My menopause story: Speaking out to break the taboo
The world’s first Menopause Festival will take place following International Women’s Day.
Anxious. Tired. Unattractive. Isolated.
These are the honest words spoken from the heart about experiences of the menopause.
They are said with the intention of reaching out to others and reassuring them they are not alone.
Menopause occurs when a woman stops having her periods and is no longer able to get pregnant naturally, normally occurring between 45 and 55 years of age as oestrogen levels decline.
Charlotte Mitchell was 42 when she started waking up with the feeling of 'utter dread', her heart pounding and panic running through her body. She had no idea the palpitations and anxiety were a result of the menopause.
Putting 'a mask on' to get through the day, Charlotte says her husband would often bear the brunt of her frustration.
"I went to the doctors three times and it was only on the third time, when I broke down in the surgery, that the doctor agreed to start me on a low-dose oestrogen patch," Charlotte, a senior manager, says.
"I think the doctors thought I was too young."
Amanda Furness was 53 when she began getting cluster headaches.
She has been a migraine sufferer all her life but these were more intense. When she turned on her work computer in the morning, she could hardly see the screen in front of her and she worried about having to stop working at one point.
"It wasn't a symptom I had even associated with the menopause," Amanda, an office manager, says. "It is that feeling of 'Is that it?' or, 'Is it going to come back?' It is the not knowing.
"When you've had children and go to toddler classes, everybody shares their experiences whereas I think with this stage of life, people don't tend to."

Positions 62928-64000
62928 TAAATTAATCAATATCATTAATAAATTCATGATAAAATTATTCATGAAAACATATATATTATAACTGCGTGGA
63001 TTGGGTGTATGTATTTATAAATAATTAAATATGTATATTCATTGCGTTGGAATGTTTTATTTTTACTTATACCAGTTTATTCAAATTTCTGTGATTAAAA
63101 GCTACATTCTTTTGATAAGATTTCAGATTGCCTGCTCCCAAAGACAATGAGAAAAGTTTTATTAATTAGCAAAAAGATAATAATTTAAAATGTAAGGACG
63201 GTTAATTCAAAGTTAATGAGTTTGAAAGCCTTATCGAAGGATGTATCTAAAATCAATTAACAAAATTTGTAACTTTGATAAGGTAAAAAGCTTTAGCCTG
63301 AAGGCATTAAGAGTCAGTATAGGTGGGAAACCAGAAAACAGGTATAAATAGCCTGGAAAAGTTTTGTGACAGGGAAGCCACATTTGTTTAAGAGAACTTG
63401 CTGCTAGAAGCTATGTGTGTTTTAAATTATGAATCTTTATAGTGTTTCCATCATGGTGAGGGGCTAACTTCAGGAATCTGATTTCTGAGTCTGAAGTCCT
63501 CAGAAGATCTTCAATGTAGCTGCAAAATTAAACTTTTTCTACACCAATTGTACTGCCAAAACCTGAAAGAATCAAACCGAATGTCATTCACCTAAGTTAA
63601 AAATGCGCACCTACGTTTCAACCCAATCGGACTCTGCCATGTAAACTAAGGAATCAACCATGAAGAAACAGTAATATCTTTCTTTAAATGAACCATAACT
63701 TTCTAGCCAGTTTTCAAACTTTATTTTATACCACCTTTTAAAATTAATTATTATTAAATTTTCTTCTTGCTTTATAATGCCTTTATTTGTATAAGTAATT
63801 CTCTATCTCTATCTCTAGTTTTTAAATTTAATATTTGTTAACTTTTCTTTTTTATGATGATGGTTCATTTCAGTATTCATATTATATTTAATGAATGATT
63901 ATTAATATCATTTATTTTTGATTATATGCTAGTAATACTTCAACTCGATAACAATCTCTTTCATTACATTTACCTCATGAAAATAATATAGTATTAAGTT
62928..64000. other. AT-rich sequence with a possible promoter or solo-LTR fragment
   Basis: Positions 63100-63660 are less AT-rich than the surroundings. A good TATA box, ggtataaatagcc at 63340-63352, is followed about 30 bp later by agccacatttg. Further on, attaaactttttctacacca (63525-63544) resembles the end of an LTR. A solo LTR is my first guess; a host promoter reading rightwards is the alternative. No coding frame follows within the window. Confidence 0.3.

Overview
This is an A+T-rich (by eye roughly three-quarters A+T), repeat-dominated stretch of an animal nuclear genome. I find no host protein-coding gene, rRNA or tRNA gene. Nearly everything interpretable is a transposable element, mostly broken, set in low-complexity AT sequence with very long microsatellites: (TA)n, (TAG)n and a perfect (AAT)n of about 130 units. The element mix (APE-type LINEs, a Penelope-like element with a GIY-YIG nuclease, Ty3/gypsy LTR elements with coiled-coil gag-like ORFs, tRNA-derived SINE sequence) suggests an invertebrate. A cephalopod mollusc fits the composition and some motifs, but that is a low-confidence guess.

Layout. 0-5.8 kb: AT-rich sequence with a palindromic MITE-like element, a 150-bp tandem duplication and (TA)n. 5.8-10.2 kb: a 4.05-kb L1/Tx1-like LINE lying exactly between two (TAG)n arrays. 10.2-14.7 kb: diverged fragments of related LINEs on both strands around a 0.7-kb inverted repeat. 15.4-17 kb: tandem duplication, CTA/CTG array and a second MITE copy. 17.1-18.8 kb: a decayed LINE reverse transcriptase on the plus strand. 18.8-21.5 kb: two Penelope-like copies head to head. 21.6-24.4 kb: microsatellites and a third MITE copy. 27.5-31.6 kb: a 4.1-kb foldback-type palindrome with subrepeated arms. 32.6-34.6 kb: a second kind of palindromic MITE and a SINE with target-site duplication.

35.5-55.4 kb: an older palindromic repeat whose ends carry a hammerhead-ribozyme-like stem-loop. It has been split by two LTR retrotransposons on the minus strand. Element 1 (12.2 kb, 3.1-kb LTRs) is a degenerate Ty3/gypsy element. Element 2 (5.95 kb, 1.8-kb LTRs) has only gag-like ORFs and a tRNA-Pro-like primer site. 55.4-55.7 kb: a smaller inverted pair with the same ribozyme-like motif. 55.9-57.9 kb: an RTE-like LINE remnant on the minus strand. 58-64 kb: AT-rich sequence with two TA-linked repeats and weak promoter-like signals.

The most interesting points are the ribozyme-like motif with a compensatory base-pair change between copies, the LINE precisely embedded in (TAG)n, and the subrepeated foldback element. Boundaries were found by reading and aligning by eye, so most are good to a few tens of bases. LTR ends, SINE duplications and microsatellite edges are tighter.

Gail Jack was 40 when she starting having severe mood swings. Around the same time, she began to feel anxious, was suffering from memory problems and would get headaches lasting for weeks at a time.
She describes feeling scared and isolated, not knowing for years that the menopause was the cause of these changes.
"It affects every aspect of your life," she says. "You are less confident. Your world becomes smaller because of the enormous anxiety that can overwhelm you."
Rachel Weiss is of the view that women have been suffering in silence for too long.
When she turned 51, which is the average age in the UK to reach the menopause, she began to wonder when it would be her time and wanted to be armed with more information.
On her business Facebook page, she posted a throwaway comment asking if there would be interest in a menopause cafe and was amazed by the positive response.
The counsellor and coach set up the world's first menopause cafe in Perth last year in the hope of giving more people an open and safe space to speak about the menopause.
Rachel and two other volunteers waited on that first night, cake at the ready, unsure if anyone would turn up. They were delighted when 28 woman and two men walked through the doors.
That's when she knew they had discovered a need.
Following the success of the debut event, another two were held. Word soon began to spread with a menopause cafe opening in Edinburgh followed by a few in England and further interest from France and Canada.
Rachel has now set up a 'how to' guide for running a menopause cafe and hopes the idea will grow in momentum.
"There seems to be a need for safe spaces where anyone can turn up and know that everyone else in that room is up for a conversation on the topic," she says.